From 1st March to 3rd March 2019, Tzu Chi Cambodia worked together with Tzu Chi medical volunteers from Singapore, Taiwan, Malaysia, Vietnam, Laos, France, and the United States, to conduct a large-scale free clinic at Prey Kabas Referral Hospital in Takeo Province, Cambodia. Specialties offered by the clinic included internal medicine, surgery, gynecology, dentistry, Chinese medicine, and ophthalmology.
Most of the residents in Takeo Province are farmers, who derive very little income from farm work. In 1994, Tzu Chi held a rice and rice seeds distribution in the province. 25 years later, Tzu Chi volunteers once again stepped onto this land to hold a free clinic and rice distribution for the locals, thereby continuing the cycle of Great Love.
On 28th February 2019, the day before the free clinic, 22 Tzu Chi volunteers from Taiwan and Singapore and 10 members from Cambodia’s Techo Voluntary Youth Doctor Association (TYDA) participated in a ceremony for the donation of medical equipment. The ceremony was held at TYDA’s headquarters and the medical equipment, which were donated by kind people from and Tzu Chi recycling points in Singapore, included wheelchairs, electric beds, walking aids, and various medical tools.
Returning to Takeo to help needy local residents
“Today, on behalf of our nation, the county government and the local residents, I thank Tzu Chi (for its help),” said Pich Sohporn, a member of the parliament, expressing his sincere gratitude to Tzu Chi at the clinic’s opening ceremony.
More than an hour before the free clinic began, some villagers had already arrived at the venue. They were guided by volunteers to queue up in order, and each of them was given a number. Due to limited seats, some of the patients had to sit on the floor. Everyone followed the volunteers’ instructions to get to the right medical department for the treatment they required.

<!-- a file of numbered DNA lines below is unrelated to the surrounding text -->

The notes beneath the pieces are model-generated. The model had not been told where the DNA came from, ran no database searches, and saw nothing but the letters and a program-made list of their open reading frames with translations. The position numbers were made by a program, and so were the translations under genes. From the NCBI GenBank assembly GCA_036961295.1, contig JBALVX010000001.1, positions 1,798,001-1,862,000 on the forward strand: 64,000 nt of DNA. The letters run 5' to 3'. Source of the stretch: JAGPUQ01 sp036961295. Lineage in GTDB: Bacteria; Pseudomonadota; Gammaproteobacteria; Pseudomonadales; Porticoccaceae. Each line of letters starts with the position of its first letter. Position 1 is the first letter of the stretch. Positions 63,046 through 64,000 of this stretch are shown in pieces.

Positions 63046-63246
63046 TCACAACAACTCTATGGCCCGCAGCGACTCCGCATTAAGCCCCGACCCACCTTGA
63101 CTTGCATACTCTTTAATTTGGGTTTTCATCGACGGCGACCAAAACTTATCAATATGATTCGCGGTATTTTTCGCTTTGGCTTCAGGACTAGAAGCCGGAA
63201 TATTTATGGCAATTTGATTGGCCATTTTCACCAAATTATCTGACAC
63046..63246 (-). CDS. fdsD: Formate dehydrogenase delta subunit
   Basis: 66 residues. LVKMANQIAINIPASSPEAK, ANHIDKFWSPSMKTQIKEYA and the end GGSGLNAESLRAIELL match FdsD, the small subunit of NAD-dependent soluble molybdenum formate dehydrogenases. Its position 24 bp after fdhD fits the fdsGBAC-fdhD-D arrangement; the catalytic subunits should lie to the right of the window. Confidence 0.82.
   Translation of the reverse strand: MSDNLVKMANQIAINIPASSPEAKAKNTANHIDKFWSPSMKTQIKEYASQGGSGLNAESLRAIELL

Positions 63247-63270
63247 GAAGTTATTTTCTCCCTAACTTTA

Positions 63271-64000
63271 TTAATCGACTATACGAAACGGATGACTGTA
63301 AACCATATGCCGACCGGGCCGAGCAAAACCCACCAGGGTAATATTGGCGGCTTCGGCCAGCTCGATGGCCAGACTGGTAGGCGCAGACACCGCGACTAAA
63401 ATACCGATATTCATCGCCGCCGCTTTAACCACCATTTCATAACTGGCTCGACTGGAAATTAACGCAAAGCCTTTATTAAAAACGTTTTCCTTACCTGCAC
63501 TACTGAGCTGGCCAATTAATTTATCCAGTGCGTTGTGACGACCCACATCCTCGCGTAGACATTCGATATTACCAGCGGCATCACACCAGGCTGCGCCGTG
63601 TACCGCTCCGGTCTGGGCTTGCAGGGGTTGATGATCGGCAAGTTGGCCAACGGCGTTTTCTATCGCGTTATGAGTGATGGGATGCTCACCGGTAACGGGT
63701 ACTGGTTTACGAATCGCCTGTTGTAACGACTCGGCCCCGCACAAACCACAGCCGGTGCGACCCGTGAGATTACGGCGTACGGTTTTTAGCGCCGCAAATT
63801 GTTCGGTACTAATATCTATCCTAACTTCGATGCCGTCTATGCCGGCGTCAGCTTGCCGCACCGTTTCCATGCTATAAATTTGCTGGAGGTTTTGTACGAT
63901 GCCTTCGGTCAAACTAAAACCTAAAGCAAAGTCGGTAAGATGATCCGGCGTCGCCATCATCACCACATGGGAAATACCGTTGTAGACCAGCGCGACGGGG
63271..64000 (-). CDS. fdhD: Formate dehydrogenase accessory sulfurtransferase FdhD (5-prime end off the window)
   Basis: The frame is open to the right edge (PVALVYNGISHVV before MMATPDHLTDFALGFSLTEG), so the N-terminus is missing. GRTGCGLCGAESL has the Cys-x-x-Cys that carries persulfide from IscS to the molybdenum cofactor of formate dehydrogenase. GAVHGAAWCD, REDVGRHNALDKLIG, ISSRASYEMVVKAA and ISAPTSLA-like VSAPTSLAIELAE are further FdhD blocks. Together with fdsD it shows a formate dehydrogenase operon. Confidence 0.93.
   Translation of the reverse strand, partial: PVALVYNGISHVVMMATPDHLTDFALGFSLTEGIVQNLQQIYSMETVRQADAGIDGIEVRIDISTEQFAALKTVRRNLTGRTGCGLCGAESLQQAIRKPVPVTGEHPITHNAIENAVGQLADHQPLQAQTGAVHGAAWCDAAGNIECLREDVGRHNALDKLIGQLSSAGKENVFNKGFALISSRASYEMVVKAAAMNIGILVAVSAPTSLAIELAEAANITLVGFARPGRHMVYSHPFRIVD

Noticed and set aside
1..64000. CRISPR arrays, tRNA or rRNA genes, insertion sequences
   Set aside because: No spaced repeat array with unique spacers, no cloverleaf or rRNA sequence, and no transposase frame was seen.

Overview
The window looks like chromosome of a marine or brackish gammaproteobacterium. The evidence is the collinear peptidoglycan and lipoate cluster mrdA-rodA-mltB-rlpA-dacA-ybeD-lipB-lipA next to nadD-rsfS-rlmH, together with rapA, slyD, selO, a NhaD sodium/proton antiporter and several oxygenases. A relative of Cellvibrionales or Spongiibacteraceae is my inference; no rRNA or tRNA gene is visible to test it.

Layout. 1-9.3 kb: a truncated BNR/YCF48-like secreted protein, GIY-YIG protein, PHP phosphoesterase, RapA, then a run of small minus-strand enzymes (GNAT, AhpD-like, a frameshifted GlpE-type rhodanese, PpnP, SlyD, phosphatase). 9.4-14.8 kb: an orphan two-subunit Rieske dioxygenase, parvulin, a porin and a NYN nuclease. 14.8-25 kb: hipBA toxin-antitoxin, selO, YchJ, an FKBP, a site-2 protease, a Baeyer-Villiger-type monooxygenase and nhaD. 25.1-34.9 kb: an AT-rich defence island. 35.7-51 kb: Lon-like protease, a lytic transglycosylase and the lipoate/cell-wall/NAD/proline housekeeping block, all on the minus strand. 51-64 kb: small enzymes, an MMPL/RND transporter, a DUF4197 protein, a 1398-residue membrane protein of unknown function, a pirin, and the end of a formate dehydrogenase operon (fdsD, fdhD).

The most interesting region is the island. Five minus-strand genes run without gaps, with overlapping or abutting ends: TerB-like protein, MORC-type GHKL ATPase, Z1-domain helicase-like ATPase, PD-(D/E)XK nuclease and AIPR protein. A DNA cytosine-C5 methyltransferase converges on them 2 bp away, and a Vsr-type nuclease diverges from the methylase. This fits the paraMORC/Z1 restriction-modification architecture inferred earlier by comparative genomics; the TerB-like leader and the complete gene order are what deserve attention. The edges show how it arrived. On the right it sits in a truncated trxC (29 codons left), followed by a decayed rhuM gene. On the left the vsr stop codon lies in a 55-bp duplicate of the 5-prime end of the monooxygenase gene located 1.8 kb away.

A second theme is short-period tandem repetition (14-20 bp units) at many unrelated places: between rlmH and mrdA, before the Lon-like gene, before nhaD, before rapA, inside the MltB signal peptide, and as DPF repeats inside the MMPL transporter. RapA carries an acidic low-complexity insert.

Tzu Chi volunteer in Cambodia, Hu Mei Ling, led the villagers to do some simple and relaxing morning exercises while they were waiting for their turn to see a doctor.
Hu shared, “The local volunteers were very motivated after holding the free clinic last year. They aim to organise two more free clinics in 2019, to benefit the needy villagers as there are really a lot of people who are suffering from illnesses. Many of them started with minor ailments, which gradually worsened into major health conditions, because they could not afford medical care. We want to treat the patients holistically and care for their body and mind, instead of simply treating diseases. Apart from giving them medical treatment, we want to educate them to take care of their health and body, as this will benefit them and others as well.”
The healing hands of skilful surgeons
Sroy Vy was born with his middle finger and ring finger webbed together. Although the condition did not cause any apparent inconvenience for him, Sroy still hoped to have a pair of normal-looking hands. Due to their lack of medical knowledge, his relatives and friends believed that the separation of his fingers via surgery would affect his vision. Therefore, 56-year-old Sroy had never seen a doctor to treat his condition. Having a pair of normal-looking hands seemed like an unattainable dream to him.
Sroy’s heart was ignited with hope when he learned that “doctors from overseas” were coming to Cambodia to provide free medical treatment, and he decided to visit the free clinic to consult them. During the consultation, veteran plastic surgeon from Singapore, Dr. Fong Poh Him, decided to separate the webbed fingers of Sroy’s right hand first, after discovering that he was right-handed.
"We have to consider the needs of the patient. If we operate on both his hands, he won’t be able to eat or take a shower. This will make life difficult for him," said Dr Fong.
“I feel like I am reborn!” said a visibly touched Sroy, as he sobbed tears of joy after undergoing a successful surgery.